I should take a minor break and tell you that I believed myself to be a strong woman. I thought I knew what abuse was all about. I knew all the facts: abused people abuse others, women who are abused as children are much more likely than their unabused counterparts to be caught in the same cycle. I remember hearing about the incident with Rhianna and Chris Brown, and I remember thinking "That will never happen to me." I understood that my best friend was caught in a cycle of abuse, but I had no clue that that was exactly what was happening to me.

You see, as time passed, Allen slowly caught me up in that same vicious abuse cycle. It began with little things. Rude comments made in a temper fit, easily justifed by his "bad mood." Those comments got worse, especially when I lost 20 hours a week at my job and lost my car, and had to rely on him completely. He blamed it on stress. He told me I was a loser, he told me that I had a million problems; that I was a workload and a codependent. He told me that I was broken, and that I always had been, and only he could fix me. I never questioned him. I believed him.

In the span of a year, he stole my confidence, my self-esteem, and my self-reliance. He removed me from my position of stability and put me in a position where I had nothing to give to myself, emotionally or economically. I was trapped.

Then, one night, after the only fight in which I held my ground, he did what he had never done before and started carting my possessions down to the street. He said, "you don't live here, your name is not on the lease, you need to leave or I'm calling the police." I wouldn't bow down to him, and so he tried to force me. I left, I found myself a one-bedroom apartment, and began with nothing, not even a bed.

I stayed with him for another year, enduring the same emotional turmoil because I loved him and because I didn't believe I was worth a better person. Then, one night, we had another fight on the scale of the one in which he kicked me out. I stood my ground, he became enraged. I tried to leave him then, but he begged me to stay. A week after that, in a "stressful" situation, he chose to kick me out of his car on a dark, cold, rainy night, miles from the nearest town. He did swing back around to pick me up, but I demanded to be taken home, and he said "If you ruin this night, I'll never speak to you again." I said: "That's fine." and never looked back.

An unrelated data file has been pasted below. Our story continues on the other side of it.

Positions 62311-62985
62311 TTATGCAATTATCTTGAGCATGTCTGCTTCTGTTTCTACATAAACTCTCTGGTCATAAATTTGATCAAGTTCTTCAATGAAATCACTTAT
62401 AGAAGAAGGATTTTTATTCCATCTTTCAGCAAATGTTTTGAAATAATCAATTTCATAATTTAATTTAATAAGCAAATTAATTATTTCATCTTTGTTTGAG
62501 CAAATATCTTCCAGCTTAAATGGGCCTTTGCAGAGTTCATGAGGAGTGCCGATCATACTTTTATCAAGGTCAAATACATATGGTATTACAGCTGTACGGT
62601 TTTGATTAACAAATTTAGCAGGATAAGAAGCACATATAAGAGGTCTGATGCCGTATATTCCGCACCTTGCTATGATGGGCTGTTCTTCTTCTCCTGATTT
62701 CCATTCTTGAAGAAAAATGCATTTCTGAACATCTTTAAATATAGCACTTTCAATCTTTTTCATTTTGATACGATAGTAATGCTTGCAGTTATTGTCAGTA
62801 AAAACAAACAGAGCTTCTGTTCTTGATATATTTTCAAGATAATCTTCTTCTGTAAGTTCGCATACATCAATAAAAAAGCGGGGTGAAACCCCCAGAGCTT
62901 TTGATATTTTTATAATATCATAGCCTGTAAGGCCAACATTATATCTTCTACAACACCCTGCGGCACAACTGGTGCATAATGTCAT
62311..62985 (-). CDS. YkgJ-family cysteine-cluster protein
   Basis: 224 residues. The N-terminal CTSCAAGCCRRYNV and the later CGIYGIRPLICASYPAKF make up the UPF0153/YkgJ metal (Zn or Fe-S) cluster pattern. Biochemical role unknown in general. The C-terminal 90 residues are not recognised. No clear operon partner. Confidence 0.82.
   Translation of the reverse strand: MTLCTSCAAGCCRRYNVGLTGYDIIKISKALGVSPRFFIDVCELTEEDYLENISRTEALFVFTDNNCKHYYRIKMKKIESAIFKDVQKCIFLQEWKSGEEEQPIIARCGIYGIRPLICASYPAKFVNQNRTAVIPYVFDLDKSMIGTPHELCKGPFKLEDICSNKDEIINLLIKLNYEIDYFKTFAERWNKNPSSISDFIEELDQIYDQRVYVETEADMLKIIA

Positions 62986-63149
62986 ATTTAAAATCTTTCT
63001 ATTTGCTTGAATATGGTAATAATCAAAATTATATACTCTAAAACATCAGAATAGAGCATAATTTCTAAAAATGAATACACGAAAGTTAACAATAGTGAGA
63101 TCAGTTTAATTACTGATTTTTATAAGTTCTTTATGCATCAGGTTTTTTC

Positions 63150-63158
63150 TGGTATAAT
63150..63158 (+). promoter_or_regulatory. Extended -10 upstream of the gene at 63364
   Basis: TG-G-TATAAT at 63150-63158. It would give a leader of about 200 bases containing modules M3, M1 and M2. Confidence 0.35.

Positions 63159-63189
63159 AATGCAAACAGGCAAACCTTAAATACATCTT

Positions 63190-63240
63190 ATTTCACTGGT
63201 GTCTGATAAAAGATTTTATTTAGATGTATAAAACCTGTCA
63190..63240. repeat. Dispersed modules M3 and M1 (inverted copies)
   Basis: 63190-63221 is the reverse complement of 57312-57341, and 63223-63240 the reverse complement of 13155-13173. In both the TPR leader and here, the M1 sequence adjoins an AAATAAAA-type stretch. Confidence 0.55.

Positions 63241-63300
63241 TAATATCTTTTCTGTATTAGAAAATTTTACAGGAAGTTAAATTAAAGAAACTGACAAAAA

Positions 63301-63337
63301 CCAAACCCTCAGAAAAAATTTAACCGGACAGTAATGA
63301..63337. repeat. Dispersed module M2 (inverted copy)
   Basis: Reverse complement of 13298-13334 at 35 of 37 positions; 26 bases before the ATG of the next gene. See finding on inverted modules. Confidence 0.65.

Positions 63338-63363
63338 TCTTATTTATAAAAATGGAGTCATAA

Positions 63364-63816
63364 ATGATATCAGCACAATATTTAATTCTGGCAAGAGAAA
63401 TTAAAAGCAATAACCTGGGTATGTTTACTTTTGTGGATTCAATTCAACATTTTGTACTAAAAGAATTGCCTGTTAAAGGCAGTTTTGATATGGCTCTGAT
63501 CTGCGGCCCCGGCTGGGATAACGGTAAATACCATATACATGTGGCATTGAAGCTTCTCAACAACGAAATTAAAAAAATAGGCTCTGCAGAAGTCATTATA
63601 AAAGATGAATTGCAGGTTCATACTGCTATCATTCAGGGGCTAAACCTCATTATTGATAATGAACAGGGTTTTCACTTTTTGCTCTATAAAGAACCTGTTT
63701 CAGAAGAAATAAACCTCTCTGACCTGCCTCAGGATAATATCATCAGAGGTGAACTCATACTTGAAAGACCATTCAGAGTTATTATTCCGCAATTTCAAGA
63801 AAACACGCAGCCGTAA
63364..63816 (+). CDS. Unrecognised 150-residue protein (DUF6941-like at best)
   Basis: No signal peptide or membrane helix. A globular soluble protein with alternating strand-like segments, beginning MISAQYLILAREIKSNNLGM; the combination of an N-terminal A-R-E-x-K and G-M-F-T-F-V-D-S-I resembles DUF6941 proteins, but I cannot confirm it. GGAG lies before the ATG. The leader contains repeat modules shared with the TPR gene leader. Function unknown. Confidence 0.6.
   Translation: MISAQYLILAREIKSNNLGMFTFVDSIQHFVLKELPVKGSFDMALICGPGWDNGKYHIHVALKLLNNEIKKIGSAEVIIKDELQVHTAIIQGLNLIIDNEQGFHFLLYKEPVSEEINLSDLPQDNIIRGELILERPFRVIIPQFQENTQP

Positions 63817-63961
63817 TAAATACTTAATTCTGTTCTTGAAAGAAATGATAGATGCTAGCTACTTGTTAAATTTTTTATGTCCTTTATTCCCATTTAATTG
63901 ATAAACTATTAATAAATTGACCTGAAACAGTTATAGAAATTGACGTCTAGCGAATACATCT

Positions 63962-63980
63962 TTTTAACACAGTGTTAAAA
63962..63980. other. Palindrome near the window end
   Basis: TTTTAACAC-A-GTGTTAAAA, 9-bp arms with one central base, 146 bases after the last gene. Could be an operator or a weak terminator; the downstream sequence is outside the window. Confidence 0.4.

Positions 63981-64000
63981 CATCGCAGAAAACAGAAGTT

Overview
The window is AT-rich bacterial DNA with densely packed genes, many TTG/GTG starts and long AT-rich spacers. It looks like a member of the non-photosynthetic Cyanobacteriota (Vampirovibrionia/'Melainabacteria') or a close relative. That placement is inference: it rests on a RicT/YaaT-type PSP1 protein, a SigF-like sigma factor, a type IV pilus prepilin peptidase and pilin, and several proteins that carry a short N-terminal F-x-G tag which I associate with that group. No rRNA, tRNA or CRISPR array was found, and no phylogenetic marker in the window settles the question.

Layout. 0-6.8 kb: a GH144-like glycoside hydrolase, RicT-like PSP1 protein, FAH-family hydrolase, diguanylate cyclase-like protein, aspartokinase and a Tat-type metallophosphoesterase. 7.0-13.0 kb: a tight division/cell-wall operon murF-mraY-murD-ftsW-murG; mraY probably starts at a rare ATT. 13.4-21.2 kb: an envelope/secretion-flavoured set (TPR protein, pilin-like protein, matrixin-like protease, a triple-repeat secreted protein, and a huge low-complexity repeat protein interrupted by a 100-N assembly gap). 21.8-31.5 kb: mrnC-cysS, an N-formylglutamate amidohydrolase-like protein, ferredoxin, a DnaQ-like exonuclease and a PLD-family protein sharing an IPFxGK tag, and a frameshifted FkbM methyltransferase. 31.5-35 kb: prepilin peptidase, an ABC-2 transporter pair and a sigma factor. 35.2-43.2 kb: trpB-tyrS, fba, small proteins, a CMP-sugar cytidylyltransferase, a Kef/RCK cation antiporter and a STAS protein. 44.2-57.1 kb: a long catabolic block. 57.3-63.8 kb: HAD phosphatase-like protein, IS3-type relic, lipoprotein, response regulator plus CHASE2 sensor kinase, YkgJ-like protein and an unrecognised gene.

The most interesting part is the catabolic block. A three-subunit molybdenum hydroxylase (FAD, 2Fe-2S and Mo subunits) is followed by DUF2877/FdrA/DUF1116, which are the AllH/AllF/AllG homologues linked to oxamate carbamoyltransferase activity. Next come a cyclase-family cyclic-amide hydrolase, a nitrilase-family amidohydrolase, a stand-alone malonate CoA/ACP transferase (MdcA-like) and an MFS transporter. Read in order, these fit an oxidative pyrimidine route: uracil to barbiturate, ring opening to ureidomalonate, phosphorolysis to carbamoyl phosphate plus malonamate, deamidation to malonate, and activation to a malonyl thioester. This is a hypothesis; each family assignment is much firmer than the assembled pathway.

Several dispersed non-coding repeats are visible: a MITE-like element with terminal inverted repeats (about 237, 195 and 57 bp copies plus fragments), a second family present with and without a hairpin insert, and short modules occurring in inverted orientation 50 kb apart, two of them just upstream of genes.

Right now, I'm working on a degree in psychology. I plan on taking it all the way up to the Master's level so that I can practice psychotherapy. I'm still poor, but I have resources and connections now that I never would have considered when Aaron was my entire reality. I have goals, I have dreams, I have self-reliance. I know people whose only agenda for their partner is to protect and love them. I also believe in myself, I discovered the vast potential within me that exists in every human being, something that I always knew existed in others but forgot existed within me.

What did I learn about abuse?

Emotional abuse is just as damaging as physical or sexual, albeit in different ways, and is often more dangerous because of its subtlety. It can happen to anybody, even the smartest, strongest person in the world.

Abusers don't abuse you because there's something wrong with you. Something inside of them is broken, and you can't fix it. They may blame you for it all the time, but that doesn't make it your fault, or your responsibility.

What did I learn about myself and my relationships?

1. Never let another person make you believe you are broken and they can fix you. Your faults are your responsibility, and only you can be your savior.

2. Never let another person define your mistakes or imperfections for you. What you like about yourself and what you don't like about yourself are up to you to decide, no other person has that right.

3. Know that a person who's worthy of your love will protect you and love you with all their heart, that they will never trap you, and if they do hurt you, they will shake the world to make it better.

4. Know that you, yes, little old you, are a gift to the whole world. You are not a workload, a project, a security blanket, or a sidekick, and nobody should ever make you feel that way.

You have it within you to move mountians and boil seas. I seem to recall a saying about people being "frightfully and wonderfully made." Love yourself for what you give to the world, and don't let anyone make you think that it's out of your reach or that you don't deserve it.